Rockport Sermon

Wednesday, November 19, 2008


There has been much discussion lately concerning worship, and I am so glad that our little congregation seems to have grown in this area and there is a sweetness in our fellowship that I have been longing for. But the subject of worship does come up periodically, and there is nothing wrong with that. We reformed people ought not to exclude worship in our examination of truth. Having said that, I hasten to add that there are always differences of opinions as to what is "best". Let me begin with just a few thoughts on the choice of music in our services.

We simply can’t insist that we have the inside track on what kind of music God likes. That would be a very arrogant assumption indeed. We are left then with the type of music we think is best, which opinions are very subjective.

We should strive hard to understand one another and prefer one another. What does this mean in a corporate worship setting? I will try to struggle through this. First of all, preferring one another would mean that I am not thinking about myself first. But that doesn’t mean that I am thinking about others first. In corporate worship, I ought to be focused first and foremost on what God thinks. Since all I have to go on is God’s word, the songs that we sing ought to be centered on the truths that we find revealed in scripture. Secondly, what happens in our worship services should reflect something of what happened in worship services we see in scripture.

Now, it has been said by some reformed leaders that our worship should reflect what we see in New Testament modes of worship and not Old Testament. But is this fair? I have to raise that issue because in every other issue that reformed people discuss, they would only expect dispensationalists to arrive at their interpretation of scripture that way. Why is the subject of worship any different? Is it because, God forbid, these reformed leaders have a prejudice to one type of music? Why would any reformed teacher attempt to arrive at a conclusion on the issue of worship by the same methods they accuse dispensationalists of? Now, we may be arriving at an important point. Good theology! But we will save that for later discussion
Of course I am being facetious, but you get my point.

So, in preferring one another, we certainly must learn to understand that the things that happen in our worship services ought to be subject to biblical guidelines, and those guidelines must be subject to the same rules of interpretation that we use to discuss every other issue. That is, that if the plain, literal, grammatical, historical sense of the words make sense, then we ought to interpret them literally.
So, as we examine the subject of corporate worship, we should strive to make scripture the standard, if I can call it that, by which we allow our thinking about this subject to be molded. Here again, I hesitate to use the word molded, because we are all different and ought to have no desire to make anyone else like us. But in discussing any subject, believers must always bow to scripture if scripture speaks, and yield our thinking to God’s Word.

Now, I have not answered the question as to what type of music God likes. According to scripture, there is a variety. They are called Psalms, hymns, and spiritual songs. I have briefly discussed my opinions on these before and may again at a later time, but suffice it to say for now, that there ought to be a variety of scripture based songs. Underlying my discussion also are the various expressions we see in different worship settings, but again, scripture is to be our guide.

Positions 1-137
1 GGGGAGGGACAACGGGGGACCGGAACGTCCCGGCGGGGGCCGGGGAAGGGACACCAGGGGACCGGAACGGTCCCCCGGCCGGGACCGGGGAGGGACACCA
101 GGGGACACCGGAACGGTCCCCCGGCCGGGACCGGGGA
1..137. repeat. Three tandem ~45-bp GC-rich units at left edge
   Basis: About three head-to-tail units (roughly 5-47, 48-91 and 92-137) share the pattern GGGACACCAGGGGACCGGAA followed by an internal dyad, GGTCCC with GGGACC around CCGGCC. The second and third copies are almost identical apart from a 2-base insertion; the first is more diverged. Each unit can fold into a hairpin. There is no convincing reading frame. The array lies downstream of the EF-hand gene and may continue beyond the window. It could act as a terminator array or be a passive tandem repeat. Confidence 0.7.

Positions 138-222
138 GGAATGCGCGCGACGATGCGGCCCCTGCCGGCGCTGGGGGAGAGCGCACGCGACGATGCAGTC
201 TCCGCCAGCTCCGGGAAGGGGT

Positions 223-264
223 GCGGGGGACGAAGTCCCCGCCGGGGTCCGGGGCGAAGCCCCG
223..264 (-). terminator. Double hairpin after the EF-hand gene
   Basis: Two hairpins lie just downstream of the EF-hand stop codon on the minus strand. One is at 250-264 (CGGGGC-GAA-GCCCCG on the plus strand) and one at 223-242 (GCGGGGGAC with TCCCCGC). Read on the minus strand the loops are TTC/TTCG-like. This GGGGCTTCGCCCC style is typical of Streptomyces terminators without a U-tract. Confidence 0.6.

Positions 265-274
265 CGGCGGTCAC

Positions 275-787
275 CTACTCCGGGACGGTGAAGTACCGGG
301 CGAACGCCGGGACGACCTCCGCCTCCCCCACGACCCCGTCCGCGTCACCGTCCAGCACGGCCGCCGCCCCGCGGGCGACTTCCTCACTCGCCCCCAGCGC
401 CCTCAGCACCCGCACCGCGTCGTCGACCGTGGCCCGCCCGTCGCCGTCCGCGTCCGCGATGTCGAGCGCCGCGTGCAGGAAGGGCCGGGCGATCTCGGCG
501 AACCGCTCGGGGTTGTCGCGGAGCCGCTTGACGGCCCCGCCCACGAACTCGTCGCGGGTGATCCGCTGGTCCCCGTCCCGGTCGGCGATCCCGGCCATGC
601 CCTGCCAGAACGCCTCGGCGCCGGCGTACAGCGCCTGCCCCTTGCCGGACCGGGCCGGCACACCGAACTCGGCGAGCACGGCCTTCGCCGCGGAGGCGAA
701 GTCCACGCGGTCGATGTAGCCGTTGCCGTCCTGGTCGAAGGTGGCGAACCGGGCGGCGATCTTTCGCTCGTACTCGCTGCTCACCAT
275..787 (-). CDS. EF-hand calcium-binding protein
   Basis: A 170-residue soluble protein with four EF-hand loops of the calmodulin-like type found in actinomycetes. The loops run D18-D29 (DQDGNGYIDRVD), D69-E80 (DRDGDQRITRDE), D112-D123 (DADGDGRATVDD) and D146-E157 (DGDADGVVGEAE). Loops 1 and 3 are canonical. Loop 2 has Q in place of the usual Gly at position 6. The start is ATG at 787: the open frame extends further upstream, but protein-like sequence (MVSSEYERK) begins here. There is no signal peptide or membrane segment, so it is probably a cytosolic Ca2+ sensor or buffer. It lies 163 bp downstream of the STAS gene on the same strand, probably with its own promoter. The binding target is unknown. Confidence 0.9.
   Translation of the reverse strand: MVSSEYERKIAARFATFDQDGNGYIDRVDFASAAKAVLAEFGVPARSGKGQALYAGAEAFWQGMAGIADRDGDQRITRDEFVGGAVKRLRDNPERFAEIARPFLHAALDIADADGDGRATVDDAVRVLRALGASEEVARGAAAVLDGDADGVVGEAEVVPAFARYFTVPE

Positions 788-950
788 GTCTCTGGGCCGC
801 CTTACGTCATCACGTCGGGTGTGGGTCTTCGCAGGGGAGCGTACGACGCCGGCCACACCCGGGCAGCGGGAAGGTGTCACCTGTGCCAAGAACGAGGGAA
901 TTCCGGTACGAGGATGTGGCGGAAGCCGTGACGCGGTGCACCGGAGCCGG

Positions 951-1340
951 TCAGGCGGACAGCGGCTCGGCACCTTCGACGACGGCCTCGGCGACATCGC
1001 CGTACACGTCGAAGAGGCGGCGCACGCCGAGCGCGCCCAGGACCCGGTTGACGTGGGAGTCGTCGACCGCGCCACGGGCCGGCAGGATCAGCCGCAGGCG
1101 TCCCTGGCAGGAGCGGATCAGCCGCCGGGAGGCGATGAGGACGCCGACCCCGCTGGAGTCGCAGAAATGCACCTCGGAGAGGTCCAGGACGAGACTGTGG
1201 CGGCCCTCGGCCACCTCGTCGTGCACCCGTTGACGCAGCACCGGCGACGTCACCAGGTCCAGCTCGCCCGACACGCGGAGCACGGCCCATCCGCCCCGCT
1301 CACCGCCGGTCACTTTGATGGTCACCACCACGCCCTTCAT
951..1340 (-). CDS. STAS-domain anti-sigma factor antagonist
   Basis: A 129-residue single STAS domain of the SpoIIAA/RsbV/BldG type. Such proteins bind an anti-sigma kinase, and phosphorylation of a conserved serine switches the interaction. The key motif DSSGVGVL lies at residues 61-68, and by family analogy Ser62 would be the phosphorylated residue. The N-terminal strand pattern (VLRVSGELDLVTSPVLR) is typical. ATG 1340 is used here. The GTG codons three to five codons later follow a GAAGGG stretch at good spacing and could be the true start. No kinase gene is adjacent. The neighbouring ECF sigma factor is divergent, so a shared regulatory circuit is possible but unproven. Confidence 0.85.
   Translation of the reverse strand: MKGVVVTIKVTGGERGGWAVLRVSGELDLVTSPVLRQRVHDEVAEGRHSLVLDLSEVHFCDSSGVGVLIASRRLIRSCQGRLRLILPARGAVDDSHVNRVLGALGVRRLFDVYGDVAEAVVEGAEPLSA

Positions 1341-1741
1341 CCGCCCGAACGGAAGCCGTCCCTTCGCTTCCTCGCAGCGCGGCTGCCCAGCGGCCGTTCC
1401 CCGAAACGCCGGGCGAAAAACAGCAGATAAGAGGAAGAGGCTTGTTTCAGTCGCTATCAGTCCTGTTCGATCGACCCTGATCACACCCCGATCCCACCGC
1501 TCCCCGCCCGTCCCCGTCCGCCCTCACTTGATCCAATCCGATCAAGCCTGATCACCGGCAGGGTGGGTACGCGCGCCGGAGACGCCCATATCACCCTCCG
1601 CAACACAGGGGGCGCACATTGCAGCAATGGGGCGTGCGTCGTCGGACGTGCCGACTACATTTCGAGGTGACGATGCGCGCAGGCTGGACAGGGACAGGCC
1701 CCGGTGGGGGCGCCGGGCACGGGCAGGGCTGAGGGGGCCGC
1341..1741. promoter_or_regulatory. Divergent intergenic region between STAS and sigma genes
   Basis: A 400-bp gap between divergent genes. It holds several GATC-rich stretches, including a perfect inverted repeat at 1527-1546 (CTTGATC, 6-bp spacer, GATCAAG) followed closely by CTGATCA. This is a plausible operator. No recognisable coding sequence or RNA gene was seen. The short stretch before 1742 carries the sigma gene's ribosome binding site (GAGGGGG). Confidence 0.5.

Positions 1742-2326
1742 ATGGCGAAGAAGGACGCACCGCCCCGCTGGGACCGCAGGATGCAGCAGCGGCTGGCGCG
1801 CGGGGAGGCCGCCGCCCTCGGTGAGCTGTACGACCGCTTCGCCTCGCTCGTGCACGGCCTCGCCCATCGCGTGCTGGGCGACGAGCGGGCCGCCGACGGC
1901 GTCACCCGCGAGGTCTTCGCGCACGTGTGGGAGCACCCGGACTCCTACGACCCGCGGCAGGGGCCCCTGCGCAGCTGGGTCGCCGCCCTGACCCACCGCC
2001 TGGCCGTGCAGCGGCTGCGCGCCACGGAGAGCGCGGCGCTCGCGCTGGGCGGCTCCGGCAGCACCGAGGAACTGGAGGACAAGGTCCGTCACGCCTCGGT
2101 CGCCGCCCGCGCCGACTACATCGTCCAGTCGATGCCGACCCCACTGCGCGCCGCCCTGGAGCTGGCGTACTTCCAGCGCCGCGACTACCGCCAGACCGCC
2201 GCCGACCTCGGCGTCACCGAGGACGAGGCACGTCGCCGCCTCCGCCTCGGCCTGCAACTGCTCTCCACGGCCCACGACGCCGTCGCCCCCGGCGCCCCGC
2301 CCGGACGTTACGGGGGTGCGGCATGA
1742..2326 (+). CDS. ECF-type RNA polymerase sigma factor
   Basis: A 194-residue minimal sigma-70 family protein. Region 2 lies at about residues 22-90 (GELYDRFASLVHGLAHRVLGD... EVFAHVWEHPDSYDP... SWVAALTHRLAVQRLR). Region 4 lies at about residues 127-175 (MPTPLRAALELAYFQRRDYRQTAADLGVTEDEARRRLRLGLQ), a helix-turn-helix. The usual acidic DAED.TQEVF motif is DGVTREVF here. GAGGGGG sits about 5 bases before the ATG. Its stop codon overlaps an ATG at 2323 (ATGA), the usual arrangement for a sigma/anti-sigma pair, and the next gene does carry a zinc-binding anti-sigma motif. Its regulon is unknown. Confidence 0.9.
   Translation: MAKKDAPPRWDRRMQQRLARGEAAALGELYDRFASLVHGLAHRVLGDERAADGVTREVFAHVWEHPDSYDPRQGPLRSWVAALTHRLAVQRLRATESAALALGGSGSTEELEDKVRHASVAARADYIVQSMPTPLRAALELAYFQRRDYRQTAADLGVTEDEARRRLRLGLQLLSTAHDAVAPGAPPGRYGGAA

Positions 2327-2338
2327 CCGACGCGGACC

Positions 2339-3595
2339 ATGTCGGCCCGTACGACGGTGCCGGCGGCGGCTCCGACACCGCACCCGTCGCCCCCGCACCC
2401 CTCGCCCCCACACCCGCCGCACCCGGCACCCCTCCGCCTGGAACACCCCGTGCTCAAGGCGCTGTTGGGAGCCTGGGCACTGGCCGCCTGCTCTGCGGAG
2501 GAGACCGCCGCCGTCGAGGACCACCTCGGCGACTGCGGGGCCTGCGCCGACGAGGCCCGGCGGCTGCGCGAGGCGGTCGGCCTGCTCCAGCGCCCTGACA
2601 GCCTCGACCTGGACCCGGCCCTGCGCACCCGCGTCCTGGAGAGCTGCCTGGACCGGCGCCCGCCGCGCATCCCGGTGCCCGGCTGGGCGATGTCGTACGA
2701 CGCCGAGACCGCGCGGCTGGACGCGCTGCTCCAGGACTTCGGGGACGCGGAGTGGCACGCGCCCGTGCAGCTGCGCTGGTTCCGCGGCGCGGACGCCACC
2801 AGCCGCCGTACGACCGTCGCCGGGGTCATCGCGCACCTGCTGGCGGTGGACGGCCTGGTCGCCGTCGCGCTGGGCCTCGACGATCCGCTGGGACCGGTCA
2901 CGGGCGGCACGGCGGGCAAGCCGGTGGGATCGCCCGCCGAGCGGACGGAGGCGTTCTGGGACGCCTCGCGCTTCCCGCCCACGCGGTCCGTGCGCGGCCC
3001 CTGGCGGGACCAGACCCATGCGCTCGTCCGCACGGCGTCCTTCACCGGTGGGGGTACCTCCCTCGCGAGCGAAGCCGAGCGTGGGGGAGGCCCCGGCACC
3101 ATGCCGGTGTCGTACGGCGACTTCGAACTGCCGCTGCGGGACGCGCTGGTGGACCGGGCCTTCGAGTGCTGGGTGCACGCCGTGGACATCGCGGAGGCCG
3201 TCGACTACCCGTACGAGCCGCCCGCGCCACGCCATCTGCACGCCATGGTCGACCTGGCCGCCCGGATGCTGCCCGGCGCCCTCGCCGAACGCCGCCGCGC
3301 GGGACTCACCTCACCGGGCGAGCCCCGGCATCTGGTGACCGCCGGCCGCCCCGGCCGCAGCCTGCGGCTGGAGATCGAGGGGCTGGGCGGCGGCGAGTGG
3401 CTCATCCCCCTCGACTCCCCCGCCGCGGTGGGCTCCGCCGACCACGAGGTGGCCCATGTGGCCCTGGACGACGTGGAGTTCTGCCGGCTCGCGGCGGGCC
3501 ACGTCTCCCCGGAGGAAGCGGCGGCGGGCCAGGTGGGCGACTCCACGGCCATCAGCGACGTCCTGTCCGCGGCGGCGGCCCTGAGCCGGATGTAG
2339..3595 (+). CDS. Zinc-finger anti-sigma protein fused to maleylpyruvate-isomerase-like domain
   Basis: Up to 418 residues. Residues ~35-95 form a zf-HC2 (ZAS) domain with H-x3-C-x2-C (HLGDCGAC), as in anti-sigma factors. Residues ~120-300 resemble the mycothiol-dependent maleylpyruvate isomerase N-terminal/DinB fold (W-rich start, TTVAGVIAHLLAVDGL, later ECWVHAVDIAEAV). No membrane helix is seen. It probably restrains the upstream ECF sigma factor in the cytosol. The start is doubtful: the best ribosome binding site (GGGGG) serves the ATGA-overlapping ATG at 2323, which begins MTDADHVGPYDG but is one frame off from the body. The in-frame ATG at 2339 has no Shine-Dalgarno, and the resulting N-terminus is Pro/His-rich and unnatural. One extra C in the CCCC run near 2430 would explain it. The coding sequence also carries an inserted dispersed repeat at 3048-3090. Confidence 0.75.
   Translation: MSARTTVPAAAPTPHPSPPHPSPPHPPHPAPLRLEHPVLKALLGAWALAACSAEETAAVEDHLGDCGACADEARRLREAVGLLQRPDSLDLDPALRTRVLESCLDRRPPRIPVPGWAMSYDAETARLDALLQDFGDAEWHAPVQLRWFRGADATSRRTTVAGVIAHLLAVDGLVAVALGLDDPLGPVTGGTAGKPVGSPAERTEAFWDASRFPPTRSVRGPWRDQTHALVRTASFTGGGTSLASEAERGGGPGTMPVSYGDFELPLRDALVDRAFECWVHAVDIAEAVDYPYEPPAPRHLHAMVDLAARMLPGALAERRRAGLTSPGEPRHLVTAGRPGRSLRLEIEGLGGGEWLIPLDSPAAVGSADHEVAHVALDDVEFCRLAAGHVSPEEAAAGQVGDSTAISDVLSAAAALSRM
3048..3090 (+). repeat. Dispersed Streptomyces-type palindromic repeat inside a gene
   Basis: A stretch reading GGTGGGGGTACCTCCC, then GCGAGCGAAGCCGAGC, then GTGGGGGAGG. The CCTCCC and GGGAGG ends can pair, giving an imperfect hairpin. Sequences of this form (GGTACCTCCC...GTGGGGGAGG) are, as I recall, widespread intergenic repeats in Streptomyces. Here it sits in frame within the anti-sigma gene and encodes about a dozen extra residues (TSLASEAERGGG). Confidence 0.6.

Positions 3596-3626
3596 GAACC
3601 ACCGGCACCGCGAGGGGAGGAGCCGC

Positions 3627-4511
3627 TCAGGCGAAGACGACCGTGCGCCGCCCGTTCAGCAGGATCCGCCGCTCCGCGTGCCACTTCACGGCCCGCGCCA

We will continue to strive for this variety, and allow freedom for a variety of expressions in our worship experience. We are not even allowing. We are simply being who we are and yet exhorting one another to in honor, prefer one another. Each member should pray about what that means as they yield themselves to the sweet influence of God’s Spirit.


Scott said...

I fully agree that worship must be God-centered, not man-centered and that we should be led by Scripture -- especially from places like the Psalms which are given as a guide and aid to worship. I think most of the discussions about "style" today miss the point entirely -- since they focus too much on "what I like" or "what is familiar." That certainly is not the issue.

God is glorified through our redeemed lives, and that includes the redeeming of our human cultures. How else can we praise except through instruments and songs and styles that flow out of our culture? That's one reason a rich variety is so healthy. The great hymns encourage us from the past as they testify to God's faithfulness in every age, just as solid biblical songs written today give continuing testimony to His ongoing mercy, all drawing from the rich well of Scripture. Along with that, it's also a joy to hear songs and styles from other places, times and cultures where the Spirit of Christ has stepped in to redeem hearts and minds.

I'm convinced the bottom lines for songs that we use in worship must be (1) They are biblical in what they say, and they say it well; (2) They are 'singable' in that the music does not get in the way of the singing, or make it difficult to focus on what is being said (I've seen old hymns and new songs fail here); (3) It is appropriate to that congregation and to worship. For example, our middle class American congregation would be hard pressed to worship to Gregorian chant, and I can't imagine using the clash bang of heavy metal as an appropriate platform for worship).

Any way. Thanks Bob. Keep us thinking along these lines.

Bob said...

Ah. Good thoughts